James Simpson was a local man [i.e. from Leeds] from humble origins yet he had a remarkable career which brought him considerable prestige. He was known, primarily, as a Nonconformist chapel builder, and his is a revealing story of the way an ambitious tradesman could rise to the rank of architect, in this case building a practice that stretched across much of Northern England. It is also an instructive example of the way in which patronage could be an essential ingredient in career transformation. — Serjeant 135.
Simpson "began life as a joiner, being responsible for much of the work in Brunswick chapel. He later became an important northern chapel architect, using both Italianate and gothic styles. A number of his W[esleyan] M[ethodist] chapels continue in use. — "Simpson Family"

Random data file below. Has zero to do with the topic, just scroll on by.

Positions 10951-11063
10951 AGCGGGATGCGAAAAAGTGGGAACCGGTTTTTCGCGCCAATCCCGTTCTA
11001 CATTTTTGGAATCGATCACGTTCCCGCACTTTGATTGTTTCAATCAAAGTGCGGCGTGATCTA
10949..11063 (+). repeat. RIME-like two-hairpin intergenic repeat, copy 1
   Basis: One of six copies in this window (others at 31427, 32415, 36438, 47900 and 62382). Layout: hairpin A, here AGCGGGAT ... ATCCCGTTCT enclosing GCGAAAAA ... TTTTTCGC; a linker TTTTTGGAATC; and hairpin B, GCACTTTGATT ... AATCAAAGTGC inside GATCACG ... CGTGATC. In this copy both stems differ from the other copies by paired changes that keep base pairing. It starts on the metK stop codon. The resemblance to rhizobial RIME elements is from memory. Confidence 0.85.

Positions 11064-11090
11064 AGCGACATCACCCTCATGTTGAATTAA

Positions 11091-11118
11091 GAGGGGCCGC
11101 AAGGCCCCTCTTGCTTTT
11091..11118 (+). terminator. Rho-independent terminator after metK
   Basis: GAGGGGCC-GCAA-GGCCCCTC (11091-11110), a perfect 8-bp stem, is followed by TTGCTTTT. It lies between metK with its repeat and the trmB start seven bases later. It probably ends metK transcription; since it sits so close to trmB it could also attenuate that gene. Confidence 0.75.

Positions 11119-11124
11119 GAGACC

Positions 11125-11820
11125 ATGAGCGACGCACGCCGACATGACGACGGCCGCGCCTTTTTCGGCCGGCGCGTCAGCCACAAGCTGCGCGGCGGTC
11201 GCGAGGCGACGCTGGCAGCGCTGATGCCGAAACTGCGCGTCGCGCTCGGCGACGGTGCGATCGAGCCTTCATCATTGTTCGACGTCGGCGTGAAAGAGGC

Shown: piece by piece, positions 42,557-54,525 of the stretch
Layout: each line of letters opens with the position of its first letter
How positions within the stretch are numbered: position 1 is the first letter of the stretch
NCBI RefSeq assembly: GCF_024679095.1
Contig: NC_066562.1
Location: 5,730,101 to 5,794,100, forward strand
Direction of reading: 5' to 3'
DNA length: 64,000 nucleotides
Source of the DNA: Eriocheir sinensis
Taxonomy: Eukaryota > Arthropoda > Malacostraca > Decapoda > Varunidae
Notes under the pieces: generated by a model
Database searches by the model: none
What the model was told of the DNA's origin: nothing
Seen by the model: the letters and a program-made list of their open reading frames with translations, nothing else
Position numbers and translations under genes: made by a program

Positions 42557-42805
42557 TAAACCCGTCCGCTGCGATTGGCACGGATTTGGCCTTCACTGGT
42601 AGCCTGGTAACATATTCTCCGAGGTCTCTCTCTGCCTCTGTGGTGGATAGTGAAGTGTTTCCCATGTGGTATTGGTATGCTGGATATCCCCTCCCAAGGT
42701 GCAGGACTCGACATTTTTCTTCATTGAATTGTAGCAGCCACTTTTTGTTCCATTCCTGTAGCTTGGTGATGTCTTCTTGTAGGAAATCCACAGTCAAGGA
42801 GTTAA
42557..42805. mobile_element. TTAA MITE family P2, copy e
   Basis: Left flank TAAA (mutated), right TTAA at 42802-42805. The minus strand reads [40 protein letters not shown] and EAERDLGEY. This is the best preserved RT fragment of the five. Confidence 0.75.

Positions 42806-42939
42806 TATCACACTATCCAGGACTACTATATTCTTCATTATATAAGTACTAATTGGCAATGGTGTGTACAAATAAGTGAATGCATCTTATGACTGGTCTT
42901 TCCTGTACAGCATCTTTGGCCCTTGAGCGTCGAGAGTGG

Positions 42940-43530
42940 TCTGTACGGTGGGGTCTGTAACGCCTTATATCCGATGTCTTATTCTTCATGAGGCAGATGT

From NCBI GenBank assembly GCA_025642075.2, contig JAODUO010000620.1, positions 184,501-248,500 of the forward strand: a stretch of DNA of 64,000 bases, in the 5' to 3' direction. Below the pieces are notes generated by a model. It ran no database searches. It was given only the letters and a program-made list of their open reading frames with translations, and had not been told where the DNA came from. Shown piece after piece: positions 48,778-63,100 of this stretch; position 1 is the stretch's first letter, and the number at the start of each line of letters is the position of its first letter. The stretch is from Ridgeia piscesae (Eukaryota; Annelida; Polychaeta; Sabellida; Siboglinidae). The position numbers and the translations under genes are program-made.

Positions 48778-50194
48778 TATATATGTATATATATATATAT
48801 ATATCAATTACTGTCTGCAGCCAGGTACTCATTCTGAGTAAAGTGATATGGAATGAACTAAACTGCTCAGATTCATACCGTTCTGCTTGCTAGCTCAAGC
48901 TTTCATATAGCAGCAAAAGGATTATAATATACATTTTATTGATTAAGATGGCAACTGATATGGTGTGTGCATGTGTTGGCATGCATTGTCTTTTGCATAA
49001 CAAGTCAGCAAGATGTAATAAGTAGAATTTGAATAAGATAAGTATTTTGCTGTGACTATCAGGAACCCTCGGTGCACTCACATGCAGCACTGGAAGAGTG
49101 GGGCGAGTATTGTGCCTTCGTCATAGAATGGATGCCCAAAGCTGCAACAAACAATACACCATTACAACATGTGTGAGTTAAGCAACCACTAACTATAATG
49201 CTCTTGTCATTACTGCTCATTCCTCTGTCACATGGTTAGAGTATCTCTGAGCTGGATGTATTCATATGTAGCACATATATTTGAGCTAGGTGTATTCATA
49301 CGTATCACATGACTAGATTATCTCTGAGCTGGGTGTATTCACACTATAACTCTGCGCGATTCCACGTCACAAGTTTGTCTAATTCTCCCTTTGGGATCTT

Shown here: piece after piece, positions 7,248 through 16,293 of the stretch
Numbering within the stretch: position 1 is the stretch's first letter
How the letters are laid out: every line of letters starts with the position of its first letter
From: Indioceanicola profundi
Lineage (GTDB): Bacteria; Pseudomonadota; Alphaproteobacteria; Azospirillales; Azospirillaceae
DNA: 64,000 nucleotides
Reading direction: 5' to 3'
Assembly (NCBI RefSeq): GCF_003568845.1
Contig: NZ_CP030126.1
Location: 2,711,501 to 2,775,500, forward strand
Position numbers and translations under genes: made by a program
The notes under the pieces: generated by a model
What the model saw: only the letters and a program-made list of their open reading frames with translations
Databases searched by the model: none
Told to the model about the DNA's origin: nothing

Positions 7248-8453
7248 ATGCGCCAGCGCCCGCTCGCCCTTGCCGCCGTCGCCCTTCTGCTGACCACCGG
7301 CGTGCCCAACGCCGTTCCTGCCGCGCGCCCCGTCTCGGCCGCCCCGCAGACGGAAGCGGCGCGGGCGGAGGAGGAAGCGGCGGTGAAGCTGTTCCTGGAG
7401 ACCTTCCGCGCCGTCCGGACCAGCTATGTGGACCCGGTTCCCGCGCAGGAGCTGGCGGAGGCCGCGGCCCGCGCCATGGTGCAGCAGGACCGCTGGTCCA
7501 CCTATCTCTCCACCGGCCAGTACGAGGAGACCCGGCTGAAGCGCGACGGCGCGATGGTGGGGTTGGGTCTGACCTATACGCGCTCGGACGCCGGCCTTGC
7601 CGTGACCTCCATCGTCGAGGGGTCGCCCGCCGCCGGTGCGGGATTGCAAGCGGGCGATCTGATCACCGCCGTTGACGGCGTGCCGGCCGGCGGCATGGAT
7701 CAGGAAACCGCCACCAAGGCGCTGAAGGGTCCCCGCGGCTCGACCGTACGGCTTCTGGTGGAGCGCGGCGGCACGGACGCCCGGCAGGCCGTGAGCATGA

- Oxford Place Methodist Chapel and Oxford Chambers, Oxford Place, Leeds
- Centenary Chapel (now the Central Methodist Church), St Saviourgate, York
Serjeant, Ian. "James Simpson (1791-1864)." Building a Great Victorian City: Leeds Architects and Architecture. Ed. Christopher Webster. Huddersfield.: Northern Heritage Publications in Association with the Victorian Society, 2011. 135-58.
Simpson Family of Leeds. A Dictionary of Methodism in Britain and Ireland. Web. 12 September 2022.
Created 12 September 2022